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What Is a Pay Card?

Sammi Caramela
Sammi Caramela

Is a pay card a good way to pay your employees? Here's everything you need to know about pay cards.

  • Pay cards were introduced in the late 1990s; since then, they have become more popular as a means to get paid. 
  • Employers can save money using pay cards because they no longer need to issue paper checks. 
  • For employees, the benefits include the ability to track spending and set a low-balance alert, but there are associated fees. 

As an employer, you want to show your workers you care. One way to do this is by financially compensating them in a way that is convenient for them. For many companies, this means offering pay cards as an option for how employees receive their paycheck. 

Employee debit cards, another name for pay cards, can be a good alternative to other payment methods for paying employees their wages. However, along with the benefits of convenience and accessibility, there are some drawbacks to consider, like expensive fees. Here's everything you need to know about pay cards or employee debit cards.

How does a payroll card work for the employer?

Pay cards first came into existence in the late 1990s. Since their inception, their use has grown. According to Patriot Software, there were 5.9 million active pay cards in the U.S. in 2017, and that amount is predicted to reach 8.4 million by 2022. 

There are several benefits to compensating employees using a pay card. Pay cards offer employers a fast and secure way to pay their employees, especially those who do not have a bank account. Steve Shouler, owner of PayNortheast Payroll Company, said employers can deposit wages onto an employee's pay card using the routing and account number associated with the pay card.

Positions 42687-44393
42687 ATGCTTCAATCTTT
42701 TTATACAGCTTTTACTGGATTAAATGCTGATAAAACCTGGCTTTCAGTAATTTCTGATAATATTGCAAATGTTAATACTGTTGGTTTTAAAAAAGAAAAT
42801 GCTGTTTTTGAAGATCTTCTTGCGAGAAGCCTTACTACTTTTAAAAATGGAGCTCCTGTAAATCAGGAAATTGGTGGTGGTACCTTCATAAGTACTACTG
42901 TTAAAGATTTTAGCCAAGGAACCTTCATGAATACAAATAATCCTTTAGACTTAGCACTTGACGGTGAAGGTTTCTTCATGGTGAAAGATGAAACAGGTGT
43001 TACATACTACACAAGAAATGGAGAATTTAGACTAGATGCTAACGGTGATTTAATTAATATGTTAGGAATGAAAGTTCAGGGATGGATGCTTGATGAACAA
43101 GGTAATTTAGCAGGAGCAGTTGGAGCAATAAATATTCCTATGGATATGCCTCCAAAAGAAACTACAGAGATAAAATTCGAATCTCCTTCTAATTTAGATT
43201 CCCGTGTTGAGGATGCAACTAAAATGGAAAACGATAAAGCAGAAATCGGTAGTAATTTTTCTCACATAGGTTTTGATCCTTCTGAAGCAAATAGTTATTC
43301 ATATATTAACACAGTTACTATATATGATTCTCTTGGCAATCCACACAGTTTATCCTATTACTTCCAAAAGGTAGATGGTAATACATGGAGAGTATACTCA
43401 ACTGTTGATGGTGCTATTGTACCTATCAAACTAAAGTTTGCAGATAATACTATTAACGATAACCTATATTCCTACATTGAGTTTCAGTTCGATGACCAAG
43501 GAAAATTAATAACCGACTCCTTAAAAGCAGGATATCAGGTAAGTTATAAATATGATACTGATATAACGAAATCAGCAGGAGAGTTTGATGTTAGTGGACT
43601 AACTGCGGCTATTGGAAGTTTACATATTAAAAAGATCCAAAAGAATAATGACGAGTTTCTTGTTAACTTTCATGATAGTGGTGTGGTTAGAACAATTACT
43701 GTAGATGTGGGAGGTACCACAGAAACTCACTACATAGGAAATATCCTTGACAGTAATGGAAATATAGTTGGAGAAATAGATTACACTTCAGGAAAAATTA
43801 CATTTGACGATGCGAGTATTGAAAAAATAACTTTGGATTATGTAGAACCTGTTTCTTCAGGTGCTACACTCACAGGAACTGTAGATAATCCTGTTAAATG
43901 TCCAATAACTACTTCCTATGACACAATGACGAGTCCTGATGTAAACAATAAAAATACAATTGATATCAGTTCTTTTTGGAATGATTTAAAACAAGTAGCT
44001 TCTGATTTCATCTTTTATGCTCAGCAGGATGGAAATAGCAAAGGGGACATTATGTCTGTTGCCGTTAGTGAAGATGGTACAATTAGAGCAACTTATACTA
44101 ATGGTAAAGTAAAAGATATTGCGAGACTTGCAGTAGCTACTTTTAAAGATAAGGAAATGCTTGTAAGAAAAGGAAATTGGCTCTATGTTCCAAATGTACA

A second benefit, Shouler added, is that companies that don't offer pay cards run the risk of check fraud and the hassles that come with employees losing their paychecks. 

The NFIB estimates it costs businesses $3 for every paper check issued. Other benefits, therefore, of transitioning to pay cards are the savings (both money and time) for employers, plus reloading payroll cards is easy. 

It's important, however, to choose a card with fewer fees that offers account history access, limited liability for unauthorized transactions/transfers and error resolution rights. 

Here are eight companies you can work with to issue pay cards: 

Offering payroll cards for employees

Not everyone has a bank account, nor are they eligible to open one. According to a survey conducted by the Federal Deposit Insurance Corporation in 2017, more than 8 million households don't have a bank account. That same survey reported than another 24 million households had a bank account but still used other financial products outside of the banking system.